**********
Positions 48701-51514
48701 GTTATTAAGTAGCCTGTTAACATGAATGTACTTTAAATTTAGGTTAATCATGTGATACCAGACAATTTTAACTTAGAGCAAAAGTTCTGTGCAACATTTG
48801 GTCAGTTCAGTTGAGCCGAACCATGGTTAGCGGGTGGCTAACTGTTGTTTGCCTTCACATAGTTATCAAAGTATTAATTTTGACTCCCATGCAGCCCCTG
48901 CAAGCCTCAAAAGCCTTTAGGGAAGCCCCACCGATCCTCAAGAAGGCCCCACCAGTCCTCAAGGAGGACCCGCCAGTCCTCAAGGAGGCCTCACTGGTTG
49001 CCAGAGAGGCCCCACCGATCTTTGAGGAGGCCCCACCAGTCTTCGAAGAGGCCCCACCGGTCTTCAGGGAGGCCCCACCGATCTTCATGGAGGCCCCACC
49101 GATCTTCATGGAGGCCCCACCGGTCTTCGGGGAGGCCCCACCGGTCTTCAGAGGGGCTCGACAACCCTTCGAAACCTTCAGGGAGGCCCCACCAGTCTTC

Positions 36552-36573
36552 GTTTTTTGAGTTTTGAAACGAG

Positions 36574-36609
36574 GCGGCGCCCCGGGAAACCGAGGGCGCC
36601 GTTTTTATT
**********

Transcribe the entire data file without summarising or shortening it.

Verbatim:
Positions 48701-51514
48701 GTTATTAAGTAGCCTGTTAACATGAATGTACTTTAAATTTAGGTTAATCATGTGATACCAGACAATTTTAACTTAGAGCAAAAGTTCTGTGCAACATTTG
48801 GTCAGTTCAGTTGAGCCGAACCATGGTTAGCGGGTGGCTAACTGTTGTTTGCCTTCACATAGTTATCAAAGTATTAATTTTGACTCCCATGCAGCCCCTG
48901 CAAGCCTCAAAAGCCTTTAGGGAAGCCCCACCGATCCTCAAGAAGGCCCCACCAGTCCTCAAGGAGGACCCGCCAGTCCTCAAGGAGGCCTCACTGGTTG
49001 CCAGAGAGGCCCCACCGATCTTTGAGGAGGCCCCACCAGTCTTCGAAGAGGCCCCACCGGTCTTCAGGGAGGCCCCACCGATCTTCATGGAGGCCCCACC
49101 GATCTTCATGGAGGCCCCACCGGTCTTCGGGGAGGCCCCACCGGTCTTCAGAGGGGCTCGACAACCCTTCGAAACCTTCAGGGAGGCCCCACCAGTCTTC

Positions 36552-36573
36552 GTTTTTTGAGTTTTGAAACGAG

Positions 36574-36609
36574 GCGGCGCCCCGGGAAACCGAGGGCGCC
36601 GTTTTTATT